The Bible does not say when Leah was born, or when she died, except that she died before Jacob did. When she married Jacob, she would bear children for an additional nine years.
Leah first heard about Jacob when her younger sister Rachel brought back word of a helpful stranger whom she met at the community well. Jacob stayed with Laban for a month, in Laban's service. At the end of that month, Laban asked Jacob to name his price.
Of the two sisters, Rachel was the more beautiful, and both sisters likely knew it. Jacob indeed named Rachel as his price, and offered Laban seven years of service. Laban accepted that price.
As was the custom of the day, Jacob waited a week to marry Rachel. But on the night of the wedding, Laban sent Leah to the marriage tent in Rachel's place. When Jacob discovered the switch, he protested. Laban answered that local custom did not permit a younger sister to marry before the older sister. Laban immediately said that if Jacob would serve him for an additional seven years, he could marry Rachel as well. Jacob agreed to this, and so married both sisters.
Flavius Josephus relates, as do many modern commentators, that Jacob actually served seven years before he was allowed to marry Leah, and then served seven years more before he was allowed to marry Rachel. But this would imply that Leah waited fourteen years to have children, and also postpones many other events in the lives and careers of Jacob and his sons. Floyd Nolen Jones insists, as did James Ussher, that Jacob married Leah and Rachel in the same year, which was the year of his arrival.
Though Rachel had Jacob's favor, Leah was fertile. During the next four years, she bore four sons: Reuben, Simeon, Levi, and Judah. After she bore Judah, she discovered that she had become sterile. She then gave Jacob her handmaid, Zilpah, following Rachel's example. Zilpah bore two other sons, Gad and Asher, who were considered Leah's legal sons.
In Sivan of 2251 AM (May–June 1754 BC, or literally, "in the days of the wheat harvest"), Reuben went into the field and gathered mandrakes (Mandragora officinarum) for his mother Leah. Rachel asked Leah for a portion of them, and Leah protested that Rachel already had the favor of Jacob, and now was asking for a supply of the one thing that each woman supposed would make her fertile. Rachel then offered to allow Leah to lie with Jacob that evening. Leah agreed, and when Jacob returned from the field, Leah told him directly that she had "hired" him for the evening, at the price of a few mandrakes.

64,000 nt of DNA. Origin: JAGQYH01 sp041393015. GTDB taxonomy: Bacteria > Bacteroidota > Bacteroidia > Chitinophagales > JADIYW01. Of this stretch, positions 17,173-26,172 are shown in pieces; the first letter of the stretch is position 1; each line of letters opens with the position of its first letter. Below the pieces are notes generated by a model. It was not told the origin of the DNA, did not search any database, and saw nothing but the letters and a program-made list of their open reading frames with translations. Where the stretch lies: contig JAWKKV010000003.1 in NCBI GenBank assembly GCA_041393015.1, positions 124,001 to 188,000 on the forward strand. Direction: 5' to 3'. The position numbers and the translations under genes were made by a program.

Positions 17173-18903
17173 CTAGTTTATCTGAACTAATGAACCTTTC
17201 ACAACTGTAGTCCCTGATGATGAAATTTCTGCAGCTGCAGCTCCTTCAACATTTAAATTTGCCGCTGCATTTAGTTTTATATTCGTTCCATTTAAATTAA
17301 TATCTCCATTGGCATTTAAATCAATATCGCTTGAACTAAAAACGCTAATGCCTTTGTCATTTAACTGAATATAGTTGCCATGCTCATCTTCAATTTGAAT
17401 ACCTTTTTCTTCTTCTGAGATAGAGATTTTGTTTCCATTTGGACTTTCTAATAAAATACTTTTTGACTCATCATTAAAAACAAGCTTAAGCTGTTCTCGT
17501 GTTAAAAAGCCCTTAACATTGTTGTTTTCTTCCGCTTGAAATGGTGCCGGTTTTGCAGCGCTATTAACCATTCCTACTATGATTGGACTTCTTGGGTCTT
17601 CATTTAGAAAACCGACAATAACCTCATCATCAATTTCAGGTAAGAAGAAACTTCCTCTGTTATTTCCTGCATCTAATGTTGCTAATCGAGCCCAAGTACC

Flight from Laban
Jacob served Laban for a total of twenty years, and then he and Laban fell out. Leah and her sister Rachel took Jacob's side in the quarrel, saying that Laban had squandered their inheritance. Jacob led his entire household, now quite large, away by night. Three days later, Laban caught up with Jacob and his party and accused Jacob of stealing his household idols, or teraphim. Rachel had stolen these, but neither Jacob nor Leah knew anything about it. (If they ever found out about the theft, the Bible does not say this, though one might reasonably ask how Moses, the author of Genesis, could have found out about who stole the teraphim.) Laban searched Jacob's camp but did not find the teraphim. Later Jacob would command all the people of his camp to put away all such things that they possessed.
Death and burial
Leah died before Jacob did, but the Bible does not record the year of her death. Perhaps she died before Jacob entered Egypt, because the Bible does not say that Leah lived in Egypt. Jacob buried her in the Cave of Machpelah. (Genesis 49:30-31 ).
Leah in fiction
Leah appears occasionally in motion picture and television projects that depict the life and career of Jacob. The portraits of her tend to agree with the Biblical narrative. But no project thus far has mentioned the episode of Reuben gathering the mandrakes.
- Konig, George. "Leah." AboutBibleProphecy.com, 2001. Accessed November 13, 2008.
- James Ussher, The Annals of the World, Green Forest, AR: Master Books, 2003, pghh. 113, 115-116
- Josephus, Antiquities, 1.19.7